The Most Common International Tax Trap
Someone came to me a while ago saying: “I’ve got a friend who is living in XYZ country but doesn’t pay taxes there because…”
This is probably one of the most common things I hear and it can get you into massive amounts of trouble.
I used to have a client who would call up every a couple months with a story like this, about someone they knew who had some setup and apparently, this was a solution for the client… except it wasn’t.
Don’t fall into this trap!
Just Because It Works For Them Doesn’t Mean It Works For You
International structuring is very facts specific.
Each person has different circumstances.
If you’re from Germany and someone else is from France what works for them won’t necessarily work for you.
The dumbest thing you can do is simply copy someone else’s set up.
Let’s consider some variations:
- Different residency rules
- Different tax treaties
- Different lifestyles
- Different family ties or centre of vital interests
- Different businesses
- Different customers
- Different goals
- Different ownership structures
- Different CFC rules
- Different transfer pricing rules
- Different long term investment plans
- Different liabilities
The point is thousands of things can change and just one of those things could change what will work best for you, compared with someone else.
With this client, I’d have to point out to them: “They are resident in New Zealand and you’re resident in Belgium… different rules. What works for them isn’t what works for you.” (jurisdictions changed to protect client privacy).
It goes deeper though…
Just Because They Haven’t Gotten Caught Doesn’t Make it Legal
I can’t count the number of times I’ve seen someone come to me or ask about someone else’s structure that isn’t legal.
Sometimes the refrain is: “They’ve been doing this for years and it’s all good”.
No, it’s not!
For decades wealthy people hid money illegally in Swiss bank accounts. In 2009 the US government broke UBS and over the next few years broke virtually all the remaining Swiss banks getting them to turn over key account holder info and penalized account holders 20% to 50% of the account balance on the assumption of tax evasion.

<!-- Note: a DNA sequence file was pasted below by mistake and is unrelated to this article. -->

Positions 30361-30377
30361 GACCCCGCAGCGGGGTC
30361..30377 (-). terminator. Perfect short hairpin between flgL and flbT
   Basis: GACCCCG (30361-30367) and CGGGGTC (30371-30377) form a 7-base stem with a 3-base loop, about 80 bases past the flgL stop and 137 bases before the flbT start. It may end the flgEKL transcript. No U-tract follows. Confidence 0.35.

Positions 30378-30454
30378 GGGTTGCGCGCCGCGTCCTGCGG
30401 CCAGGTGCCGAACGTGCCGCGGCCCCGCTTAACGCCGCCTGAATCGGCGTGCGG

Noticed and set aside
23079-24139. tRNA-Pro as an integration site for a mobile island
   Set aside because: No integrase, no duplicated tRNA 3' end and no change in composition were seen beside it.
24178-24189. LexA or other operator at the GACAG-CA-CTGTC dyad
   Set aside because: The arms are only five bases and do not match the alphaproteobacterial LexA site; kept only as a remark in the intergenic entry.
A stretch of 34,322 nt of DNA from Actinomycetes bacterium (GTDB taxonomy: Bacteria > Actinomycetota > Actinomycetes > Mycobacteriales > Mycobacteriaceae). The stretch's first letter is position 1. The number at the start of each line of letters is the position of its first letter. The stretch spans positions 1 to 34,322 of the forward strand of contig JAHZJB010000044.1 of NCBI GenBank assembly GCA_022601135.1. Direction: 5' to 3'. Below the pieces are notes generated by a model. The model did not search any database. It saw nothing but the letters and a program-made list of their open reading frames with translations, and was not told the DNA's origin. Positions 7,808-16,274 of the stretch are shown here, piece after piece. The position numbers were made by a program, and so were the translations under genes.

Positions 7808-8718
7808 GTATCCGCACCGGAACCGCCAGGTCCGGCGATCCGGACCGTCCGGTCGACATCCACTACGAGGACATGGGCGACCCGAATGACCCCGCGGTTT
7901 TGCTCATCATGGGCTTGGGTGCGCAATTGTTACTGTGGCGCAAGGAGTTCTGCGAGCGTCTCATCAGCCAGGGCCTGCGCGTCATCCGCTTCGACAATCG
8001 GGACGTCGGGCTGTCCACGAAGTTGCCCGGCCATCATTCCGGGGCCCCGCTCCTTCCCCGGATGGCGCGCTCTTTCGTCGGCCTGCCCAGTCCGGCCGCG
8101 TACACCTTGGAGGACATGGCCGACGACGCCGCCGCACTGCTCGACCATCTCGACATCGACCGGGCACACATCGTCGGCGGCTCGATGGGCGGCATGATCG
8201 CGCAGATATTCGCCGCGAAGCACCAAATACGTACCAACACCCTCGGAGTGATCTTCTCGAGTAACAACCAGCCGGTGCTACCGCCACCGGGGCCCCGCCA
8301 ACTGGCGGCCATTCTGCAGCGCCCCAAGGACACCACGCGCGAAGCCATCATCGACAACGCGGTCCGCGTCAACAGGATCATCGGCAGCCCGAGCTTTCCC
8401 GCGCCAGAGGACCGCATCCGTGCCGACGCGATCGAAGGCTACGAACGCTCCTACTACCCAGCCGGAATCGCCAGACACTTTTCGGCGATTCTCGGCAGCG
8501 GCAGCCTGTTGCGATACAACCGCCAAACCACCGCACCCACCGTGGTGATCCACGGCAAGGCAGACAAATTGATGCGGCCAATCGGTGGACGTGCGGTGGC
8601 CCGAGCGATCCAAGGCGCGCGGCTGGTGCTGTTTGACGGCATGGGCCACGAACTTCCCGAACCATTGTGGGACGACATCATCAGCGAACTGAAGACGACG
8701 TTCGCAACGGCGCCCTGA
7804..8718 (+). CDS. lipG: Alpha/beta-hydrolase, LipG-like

Just because nothing has happened yet, doesn’t mean it’s all good.
In the Swiss banks incident, the thing I found so sad was most of these people could have done legitimate legal tax planning that would have resulted in little to no taxation. Moreover, they wouldn’t have needed to look over their shoulder for a surprise.
In theory, if you’ve gone through a tax department examination this should mean you’re good to go… but even then not always.
The Truth About Audits
To anyone who hasn’t been through an audit — the process seems really scary.
I’ve gotten the call from clients who received a letter from the IRS or some other tax department and we get to help them through it.
For the most part it’s actually not a very big deal. You act polite, you provide the information requested, and if you’ve been doing everything well — all is good at the end.
But even being cleared from an audit doesn’t mean you’re in the clear in terms of the compliance of your structure.
What many people don’t realize is most tax department audits aren’t full audits, where they are going through every detail.
Tax departments have a limited targeted scope.
Maybe the tax department is auditing your payroll records, maybe they are auditing your transfer pricing documentation, or maybe some particular set of expenses.
It’s possible during the process of the audit they’ll discover something to give them cause for concern and they’ll widen the scope of the audit.
Naturally, this is inconvenient.
Nothing about audits is ever convenient except getting cleared at the end.
I’ve very rarely seen audits where the focus is on the types of issues relevant to international tax.
For example, although there are definitely audits and court cases related to the residency of companies, it’s fairly rare to see this show up as a major point of examination even though it probably should be a big focus for tax departments as it’s a major gap in many structures.
Source income and intangible permanent establishments are another example of something rarely audited, but frequently a huge gap in structures.
The bottom line is you need to understand how international tax works and what vulnerabilities might exist in a structure, so you can address them so even if you do get reviewed you’re fully above board.
A structure isn’t sound because you know someone who has done it and hasn’t gotten in trouble.
It’s not even sound because they went through an audit and didn’t get in trouble.
It’s sound because the facts and the laws align in order for it to be valid.
A great advisor on the subject should be able to provide you with citations of the laws and case law backing the validity of a particular structure.
For the most part, the beautiful thing about the law is you shouldn’t have to rely on someone’s opinion. You should be able to go to the source to see the language and see how the cases were ruled.
Yes, there are always cases with ambiguity and this is the reason we have case law in the first place. There are certainly cases where the law is unclear but by and large, you have the ability to go to the source and know with a fair degree of confidence your structure is sound.
Perhaps more importantly, you’ll be able to defend it in the event of challenge and stand a very good chance of winning.
If you’d like assistance reviewing your own circumstances, designing a structure, or verifying the integrity of a structure or just have some questions about international structuring, banking, etc. please reach out and we’d be happy to schedule a consultation.